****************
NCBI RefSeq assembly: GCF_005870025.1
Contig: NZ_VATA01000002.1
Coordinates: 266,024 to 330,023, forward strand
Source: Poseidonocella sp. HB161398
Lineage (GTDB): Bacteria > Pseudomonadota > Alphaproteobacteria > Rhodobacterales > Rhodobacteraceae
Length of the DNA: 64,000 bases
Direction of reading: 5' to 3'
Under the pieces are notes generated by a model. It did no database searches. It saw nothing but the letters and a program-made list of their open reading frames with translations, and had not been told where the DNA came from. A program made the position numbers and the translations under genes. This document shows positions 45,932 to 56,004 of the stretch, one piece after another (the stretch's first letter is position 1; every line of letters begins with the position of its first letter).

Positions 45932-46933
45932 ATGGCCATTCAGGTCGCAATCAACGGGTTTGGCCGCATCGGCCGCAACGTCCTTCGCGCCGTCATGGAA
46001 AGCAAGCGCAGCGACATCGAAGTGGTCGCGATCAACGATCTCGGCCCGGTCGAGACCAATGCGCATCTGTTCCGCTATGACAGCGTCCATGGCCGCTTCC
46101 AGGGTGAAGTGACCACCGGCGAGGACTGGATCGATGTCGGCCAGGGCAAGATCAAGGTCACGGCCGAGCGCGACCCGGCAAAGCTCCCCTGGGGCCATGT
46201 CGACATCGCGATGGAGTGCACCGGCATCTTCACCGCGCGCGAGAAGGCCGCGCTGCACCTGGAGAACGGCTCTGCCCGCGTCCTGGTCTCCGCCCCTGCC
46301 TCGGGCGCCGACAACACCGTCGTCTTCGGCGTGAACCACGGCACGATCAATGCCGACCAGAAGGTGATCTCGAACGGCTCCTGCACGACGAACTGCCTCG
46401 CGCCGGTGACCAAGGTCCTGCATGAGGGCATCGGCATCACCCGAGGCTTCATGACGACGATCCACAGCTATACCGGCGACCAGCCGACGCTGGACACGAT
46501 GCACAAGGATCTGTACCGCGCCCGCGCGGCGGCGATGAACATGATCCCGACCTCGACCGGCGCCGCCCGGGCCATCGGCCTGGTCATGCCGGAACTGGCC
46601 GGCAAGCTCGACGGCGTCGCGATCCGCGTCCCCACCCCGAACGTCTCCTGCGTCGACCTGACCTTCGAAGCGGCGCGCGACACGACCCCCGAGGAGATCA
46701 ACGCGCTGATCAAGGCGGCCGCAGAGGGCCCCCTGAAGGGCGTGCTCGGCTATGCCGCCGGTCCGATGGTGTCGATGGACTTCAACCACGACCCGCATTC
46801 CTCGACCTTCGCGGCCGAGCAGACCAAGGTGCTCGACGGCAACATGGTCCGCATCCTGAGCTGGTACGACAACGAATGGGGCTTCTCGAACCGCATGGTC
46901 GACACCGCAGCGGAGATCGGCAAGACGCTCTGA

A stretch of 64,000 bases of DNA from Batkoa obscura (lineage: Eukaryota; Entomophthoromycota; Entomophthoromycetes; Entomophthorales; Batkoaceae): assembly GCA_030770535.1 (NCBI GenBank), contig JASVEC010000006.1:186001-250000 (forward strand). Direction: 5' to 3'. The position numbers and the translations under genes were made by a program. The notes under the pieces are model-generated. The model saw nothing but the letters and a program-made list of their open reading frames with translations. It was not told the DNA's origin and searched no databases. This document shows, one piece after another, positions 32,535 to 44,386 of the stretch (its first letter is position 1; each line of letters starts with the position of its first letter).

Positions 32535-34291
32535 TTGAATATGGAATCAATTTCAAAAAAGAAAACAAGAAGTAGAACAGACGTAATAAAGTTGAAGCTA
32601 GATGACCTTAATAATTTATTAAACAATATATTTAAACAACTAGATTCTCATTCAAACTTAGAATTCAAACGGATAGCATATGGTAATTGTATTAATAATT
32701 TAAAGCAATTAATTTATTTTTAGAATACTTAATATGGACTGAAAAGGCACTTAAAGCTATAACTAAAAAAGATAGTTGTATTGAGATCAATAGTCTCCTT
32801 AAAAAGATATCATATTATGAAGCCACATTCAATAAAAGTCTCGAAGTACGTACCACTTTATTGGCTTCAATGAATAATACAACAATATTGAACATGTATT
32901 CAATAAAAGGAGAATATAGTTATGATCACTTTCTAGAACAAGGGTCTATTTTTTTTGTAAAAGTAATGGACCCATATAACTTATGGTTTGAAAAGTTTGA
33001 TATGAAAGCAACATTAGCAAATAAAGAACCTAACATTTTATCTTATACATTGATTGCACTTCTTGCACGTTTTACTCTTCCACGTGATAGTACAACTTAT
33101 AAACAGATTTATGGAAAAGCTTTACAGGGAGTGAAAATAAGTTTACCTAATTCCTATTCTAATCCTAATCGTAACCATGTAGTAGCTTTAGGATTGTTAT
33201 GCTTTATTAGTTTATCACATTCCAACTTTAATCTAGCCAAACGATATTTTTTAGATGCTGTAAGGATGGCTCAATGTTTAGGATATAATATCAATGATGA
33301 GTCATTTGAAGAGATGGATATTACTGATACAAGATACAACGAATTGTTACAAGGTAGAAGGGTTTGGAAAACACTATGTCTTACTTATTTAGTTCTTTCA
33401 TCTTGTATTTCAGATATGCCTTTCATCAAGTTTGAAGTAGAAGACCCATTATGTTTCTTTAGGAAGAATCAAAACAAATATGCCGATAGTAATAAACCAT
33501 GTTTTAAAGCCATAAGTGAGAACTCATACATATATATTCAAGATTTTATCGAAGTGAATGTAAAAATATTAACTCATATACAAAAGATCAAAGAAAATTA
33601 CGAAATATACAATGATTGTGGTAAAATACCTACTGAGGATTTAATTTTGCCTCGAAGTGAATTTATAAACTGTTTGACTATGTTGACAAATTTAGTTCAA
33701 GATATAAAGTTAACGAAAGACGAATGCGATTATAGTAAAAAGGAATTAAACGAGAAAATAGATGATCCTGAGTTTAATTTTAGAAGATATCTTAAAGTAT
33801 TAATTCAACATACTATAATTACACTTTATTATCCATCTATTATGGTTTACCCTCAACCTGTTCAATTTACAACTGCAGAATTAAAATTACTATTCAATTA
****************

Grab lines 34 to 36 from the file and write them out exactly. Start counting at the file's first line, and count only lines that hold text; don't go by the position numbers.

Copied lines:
33601 CGAAATATACAATGATTGTGGTAAAATACCTACTGAGGATTTAATTTTGCCTCGAAGTGAATTTATAAACTGTTTGACTATGTTGACAAATTTAGTTCAA
33701 GATATAAAGTTAACGAAAGACGAATGCGATTATAGTAAAAAGGAATTAAACGAGAAAATAGATGATCCTGAGTTTAATTTTAGAAGATATCTTAAAGTAT
33801 TAATTCAACATACTATAATTACACTTTATTATCCATCTATTATGGTTTACCCTCAACCTGTTCAATTTACAACTGCAGAATTAAAATTACTATTCAATTA